Genetic Determinants Leading to Increased Resistance to Antituberculosis

The Purpose of the Paper

The scientific article is meant to identify the genetic determinants that lead to increased resistance to antituberculosis drugs. A genome-wide association study (GWAS) was performed using the 6,465 mycobacterium tuberculosis isolates gotten from 30 countries. A phylogenetics-based test was performed for independent mutations after the GWAS under the mixed-regression framework to understand the independent mutations (Coll et al., 2018, p 307). The research incorporated insertions and deletions to enhance the detection of mutations.

The results proved that novel mutations cause resistance to pyrazinamide, cycloserine, capreomycin, ethionamide, and para-aminosalicylic acid. The results also showed the odds ratio for mutations in candidate genes which reflect the level of resistance. Besides, the article identified new epistatic relationships between the genes under investigation and drug resistance. The results also suggested that efflux pumps contribute to drug- resistance (Coll et al., 2018, p. 307). The article provides insights into the design of new diagnostic tests that can be used for research on antituberculosis drug resistance and the compensatory epistatic mechanisms.

Its relevance to other literature

The article proves the alarming prevalence in resistance of Mycobacterium tuberculosis to multiple antituberculosis drugs. Tuberculosis has become incurable because it has been a challenge to develop effective treatment when the resistance to the wide range of available drugs has increased (Coll et al., 2018, p. 308). Due to this, the treatment of patients who have experienced drug-resistant during the treatment of tuberculosis has increased. The treatment outcomes are poor and, therefore, the need to conduct this research.

The article provides insights on the drug’s high toxicity levels and poor toleration, whereby the effects become severe and sometimes irreversible. Other literature has shown the inadequate treatment of tuberculosis, which has increased the risk of antituberculosis drug resistance, threatening transmissions. Information on the mutations that cause antituberculosis drug resistance would help manufacture effective antituberculosis drugs (Coll et al., 2018, p 308). Also, from the information in the article, scientists would be able to design high-level sensitivity tests.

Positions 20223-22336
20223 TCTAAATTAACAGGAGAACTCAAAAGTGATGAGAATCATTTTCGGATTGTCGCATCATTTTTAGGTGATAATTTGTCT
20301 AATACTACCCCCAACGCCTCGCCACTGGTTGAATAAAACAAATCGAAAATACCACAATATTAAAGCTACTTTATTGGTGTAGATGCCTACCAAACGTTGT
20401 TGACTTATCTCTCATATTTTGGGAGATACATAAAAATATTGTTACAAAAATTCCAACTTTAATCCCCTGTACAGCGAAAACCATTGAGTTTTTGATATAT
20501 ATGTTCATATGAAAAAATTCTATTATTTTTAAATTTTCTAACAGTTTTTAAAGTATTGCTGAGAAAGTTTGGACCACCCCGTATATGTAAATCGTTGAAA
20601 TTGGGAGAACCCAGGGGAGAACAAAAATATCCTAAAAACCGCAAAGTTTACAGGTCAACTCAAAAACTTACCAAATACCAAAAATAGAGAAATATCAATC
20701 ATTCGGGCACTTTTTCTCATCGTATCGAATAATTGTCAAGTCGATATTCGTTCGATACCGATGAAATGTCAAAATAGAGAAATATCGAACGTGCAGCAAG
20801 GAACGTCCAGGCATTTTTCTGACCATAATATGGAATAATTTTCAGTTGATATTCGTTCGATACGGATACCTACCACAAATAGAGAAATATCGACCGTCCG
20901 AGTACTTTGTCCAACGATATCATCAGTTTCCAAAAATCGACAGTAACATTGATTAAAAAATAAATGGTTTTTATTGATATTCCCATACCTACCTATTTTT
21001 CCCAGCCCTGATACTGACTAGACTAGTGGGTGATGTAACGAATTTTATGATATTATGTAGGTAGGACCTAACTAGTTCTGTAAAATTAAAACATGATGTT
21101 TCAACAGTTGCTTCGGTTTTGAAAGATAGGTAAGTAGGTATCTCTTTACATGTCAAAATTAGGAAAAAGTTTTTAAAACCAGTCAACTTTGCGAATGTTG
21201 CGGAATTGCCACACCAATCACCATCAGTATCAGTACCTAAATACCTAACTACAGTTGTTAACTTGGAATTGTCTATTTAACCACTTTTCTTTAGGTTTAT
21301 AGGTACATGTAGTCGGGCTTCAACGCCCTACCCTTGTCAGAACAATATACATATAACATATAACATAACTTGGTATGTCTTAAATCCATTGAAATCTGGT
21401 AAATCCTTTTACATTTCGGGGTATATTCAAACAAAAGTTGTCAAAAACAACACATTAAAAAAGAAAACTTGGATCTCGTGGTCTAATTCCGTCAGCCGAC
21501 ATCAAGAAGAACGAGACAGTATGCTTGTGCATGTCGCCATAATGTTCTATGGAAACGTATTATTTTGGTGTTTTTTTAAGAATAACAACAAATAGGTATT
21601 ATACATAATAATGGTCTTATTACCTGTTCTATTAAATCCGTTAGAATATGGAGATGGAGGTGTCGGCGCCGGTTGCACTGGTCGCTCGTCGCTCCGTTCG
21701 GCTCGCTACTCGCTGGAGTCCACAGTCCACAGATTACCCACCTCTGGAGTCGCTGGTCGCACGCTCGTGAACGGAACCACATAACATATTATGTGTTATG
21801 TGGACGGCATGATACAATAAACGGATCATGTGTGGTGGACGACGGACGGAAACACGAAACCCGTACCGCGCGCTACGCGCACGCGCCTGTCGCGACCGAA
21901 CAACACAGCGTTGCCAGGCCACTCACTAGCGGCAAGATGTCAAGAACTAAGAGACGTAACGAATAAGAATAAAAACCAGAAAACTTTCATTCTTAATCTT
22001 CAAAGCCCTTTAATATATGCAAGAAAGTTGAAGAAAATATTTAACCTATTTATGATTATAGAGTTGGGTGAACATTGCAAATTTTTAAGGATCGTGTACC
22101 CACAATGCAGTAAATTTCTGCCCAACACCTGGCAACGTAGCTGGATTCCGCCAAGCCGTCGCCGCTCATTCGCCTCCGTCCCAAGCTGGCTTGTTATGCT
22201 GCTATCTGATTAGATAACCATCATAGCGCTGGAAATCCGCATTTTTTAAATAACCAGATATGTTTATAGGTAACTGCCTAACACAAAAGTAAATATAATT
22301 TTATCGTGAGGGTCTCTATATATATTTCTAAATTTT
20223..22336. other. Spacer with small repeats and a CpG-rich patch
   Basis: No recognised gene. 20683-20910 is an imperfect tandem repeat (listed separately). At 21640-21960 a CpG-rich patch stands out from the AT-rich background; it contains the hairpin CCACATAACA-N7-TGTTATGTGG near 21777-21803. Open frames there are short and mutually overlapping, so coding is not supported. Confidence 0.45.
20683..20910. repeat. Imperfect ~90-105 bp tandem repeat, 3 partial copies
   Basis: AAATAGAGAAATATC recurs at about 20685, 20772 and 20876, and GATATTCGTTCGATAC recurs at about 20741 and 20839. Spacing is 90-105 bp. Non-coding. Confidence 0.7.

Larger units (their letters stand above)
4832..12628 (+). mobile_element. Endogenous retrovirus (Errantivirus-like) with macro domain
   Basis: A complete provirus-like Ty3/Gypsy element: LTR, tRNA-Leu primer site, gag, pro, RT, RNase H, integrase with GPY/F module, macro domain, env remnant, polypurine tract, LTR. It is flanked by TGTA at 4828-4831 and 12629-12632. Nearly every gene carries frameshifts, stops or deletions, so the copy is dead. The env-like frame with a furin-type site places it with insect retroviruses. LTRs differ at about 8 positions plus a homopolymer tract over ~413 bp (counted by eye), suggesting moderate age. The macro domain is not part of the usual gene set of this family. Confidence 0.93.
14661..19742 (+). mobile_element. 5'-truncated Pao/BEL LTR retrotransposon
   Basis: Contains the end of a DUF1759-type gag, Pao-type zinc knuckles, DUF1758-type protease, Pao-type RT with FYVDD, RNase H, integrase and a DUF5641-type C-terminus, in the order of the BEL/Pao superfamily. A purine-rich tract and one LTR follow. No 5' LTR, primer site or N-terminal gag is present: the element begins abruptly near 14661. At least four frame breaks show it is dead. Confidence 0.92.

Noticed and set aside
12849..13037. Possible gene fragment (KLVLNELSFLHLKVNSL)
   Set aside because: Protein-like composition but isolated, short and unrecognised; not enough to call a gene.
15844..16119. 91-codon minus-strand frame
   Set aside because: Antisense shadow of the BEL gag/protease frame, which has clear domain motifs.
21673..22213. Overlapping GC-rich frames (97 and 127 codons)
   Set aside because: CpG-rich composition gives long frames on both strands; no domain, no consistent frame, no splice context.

Methods Used to Answer the Research Questions

Whole-Genome Sequencing

The research utilized a whole-genome sequencing analysis of 6,465 clinical isolates for mycobacterium tuberculosis. It gives insights into the genetic determinants that cause antituberculosis drug resistance.

GSWA Approach

The study used a GSWA approach to understand nucleotide variation and the genome loci that cause drug resistance by using Mtb9-11 and bacteria 12, 13.

Sample Size

The sample size was from more than 30 countries representing the four major Mycobacterium tuberculosis lineages (Coll et al., 2018, p. 313). The tested sample size ranged from more than 6,000 for the first-line drugs, including rifampicin and isoniazid, to 248 for cycloserine and 255 for para-aminosalicylic acid (Coll et al., 2018, p. 313).

Investigation Using First Line and Second Line Drugs

The study did investigations on 14 drugs that had phenotypic data on drug susceptibility tests. However, the data was not available for every isolate for the 14 drugs. The research limited the use of second-line drugs due to their widespread resistance. The isolates that are susceptible to first-line drugs do not require routine testing to sensitivity.

Interpretation of the Figures

Figure 1

Shows geographical distributions of the mycobacterium tuberculosis isolates that were used in the study. The study involved large samples identifying the infrequent genetic effects and reducing misclassification and any errors during phenotypic drug susceptibility testing (Coll et al., 2018, p. 308). The figure also shows that resistance is prevalent in many countries. If the resistance is not addressed, more countries will likely be affected in the future, making it hard to deal with resistance to the drugs.

Figure 2

Shows the whole-genome phylogeny of the Mtb isolates used in the study, which helps identify the specific loci involved with the resistance (Coll et al., 2018, p. 308).

Summary of Findings 


The inclusion of samples reduced the possibility for bias which occurs to the lack of standardization for the methodologies employed for the phenotypic testing methodologies of Mtb. The research also ensured the completeness of the susceptibility test data, making it possible to utilize the homoplasy-based methods and the GWAS across the 14 drugs used (Coll et al., 2018, p. 314).


However, the study had a limitation in the sampling method since there was no control or systematic approach during the collection of isolates due to the sample size and geographic locations; it was difficult to distribute the resistant isolates across the collection sites evenly.


Despite this, the research is reliable, and the methods are precise and explained well. The study covered the major Mtb lineages, making it possible to understand the differences in the mechanisms and prevalence of mutations causing Mtb drug resistance (Coll et al., 2018, p. 314). The conclusion is appropriate, and it gives insights on what to be looked out for when developing more accurate molecular diagnostics for the drug resistance to tuberculosis.